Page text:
For many, the answer to the question, “Should I get (at a minimum) a Bachelor’s degree in my field of interest?” is a no-brainer: “Yes.” In many fields, like medicine and engineering, a degree is essential because the foundation of those studies generally stays the same even over decades. But what about when you’re interested in a field that changes so quickly, that by the time you receive that degree, everything you learned is slightly if not entirely outdated?

Thus the conundrum for someone like moi, who earnestly wants to prove not only current, but potential skills in the field of web development and design, but does NOT have that “Minimum Requirement: Bachelor’s Degree.” This last week, I spent whole days researching schools and programs that could advance my career, as my current circumstances allow me the time to do so. Yet, advice I’ve read from experts in the field seem to be fairly unanimous: web development is too fast-paced an industry for a degree in that major to prove any value. If one really wants a degree, go for Computer Science or IT, or even Business. What truly matters, though, is an impressive portfolio and experience.

I’ll admit, I’m on the fence. While it’s a relief to hear it’s unnecessary for me to spend thousands of dollars (and countless hours on unrelated subjects) on advancing my formal education, I can’t seem to rid myself of the nagging fear that not having that degree will result in missed opportunities. While many smaller companies seem to understand better the value of proven skill sets through portfolios, bigger companies seem unauthorized even to consider a candidate without the minimum level of education, even if that degree were in a completely unrelated field.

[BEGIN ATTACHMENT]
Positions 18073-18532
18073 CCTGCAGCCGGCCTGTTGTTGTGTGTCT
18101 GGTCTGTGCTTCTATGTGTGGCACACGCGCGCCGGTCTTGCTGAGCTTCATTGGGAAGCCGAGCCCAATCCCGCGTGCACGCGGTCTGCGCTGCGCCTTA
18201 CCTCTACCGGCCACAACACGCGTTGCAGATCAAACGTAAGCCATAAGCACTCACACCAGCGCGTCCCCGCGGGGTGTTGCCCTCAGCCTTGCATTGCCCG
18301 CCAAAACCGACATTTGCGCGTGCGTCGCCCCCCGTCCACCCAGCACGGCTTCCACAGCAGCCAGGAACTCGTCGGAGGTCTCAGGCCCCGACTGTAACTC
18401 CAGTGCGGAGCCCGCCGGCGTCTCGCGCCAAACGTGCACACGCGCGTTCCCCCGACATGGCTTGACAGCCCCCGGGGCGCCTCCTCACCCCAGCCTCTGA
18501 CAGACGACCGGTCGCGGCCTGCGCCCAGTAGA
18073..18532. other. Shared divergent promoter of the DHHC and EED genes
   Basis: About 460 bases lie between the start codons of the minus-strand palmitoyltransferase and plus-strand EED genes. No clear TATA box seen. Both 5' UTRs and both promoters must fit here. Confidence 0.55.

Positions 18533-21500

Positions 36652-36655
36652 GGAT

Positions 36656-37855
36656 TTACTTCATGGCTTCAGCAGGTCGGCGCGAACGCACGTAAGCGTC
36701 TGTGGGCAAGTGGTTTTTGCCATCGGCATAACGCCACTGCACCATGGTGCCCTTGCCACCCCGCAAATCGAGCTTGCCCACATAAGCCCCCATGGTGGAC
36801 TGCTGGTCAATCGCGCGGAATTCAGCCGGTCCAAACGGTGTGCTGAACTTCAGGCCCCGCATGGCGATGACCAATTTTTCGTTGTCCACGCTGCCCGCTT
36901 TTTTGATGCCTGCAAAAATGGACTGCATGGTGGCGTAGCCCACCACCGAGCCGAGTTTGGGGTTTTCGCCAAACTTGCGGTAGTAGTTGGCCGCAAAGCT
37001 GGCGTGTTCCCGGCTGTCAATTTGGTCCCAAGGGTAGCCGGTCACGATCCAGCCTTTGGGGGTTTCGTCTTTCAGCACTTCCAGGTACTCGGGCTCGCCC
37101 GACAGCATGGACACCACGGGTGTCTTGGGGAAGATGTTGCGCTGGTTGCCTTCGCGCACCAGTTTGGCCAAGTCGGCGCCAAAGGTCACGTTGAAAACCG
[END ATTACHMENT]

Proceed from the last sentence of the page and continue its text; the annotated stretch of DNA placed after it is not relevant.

The best of both worlds would be to acquire a degree in Computer Science, IT, or Business, right? Possibly. I don’t deny that that option would open many more doors. But then, the question would be – would I really have the skillset to do what I truly want, web development and design? While attending school, I’d need to continue – on the side – learning coding and keep up with the ever-changing landscape of web development. If I ALSO had a job and/or was interning – that’s just a lot going on at once. I can only be stretched so much!

With a plethora of highly-reputable and free online courses to learn just about everything in this field, I’m leaning toward taking advantage of these before committing the next two years studying what won’t as directly improve my skill sets – and the next who-knows-how-many-years paying back student loans. If I find I don’t have the discipline to teach myself, I’ll quickly reconsider going back to school in the fall of 2017 (Fort Hays Bachelor of Science or Arts in Information Networking and Telecommunications with a Concentration in Web and Mobile Application Development – I’m looking at you!).

What do you think? Let me know your thoughts!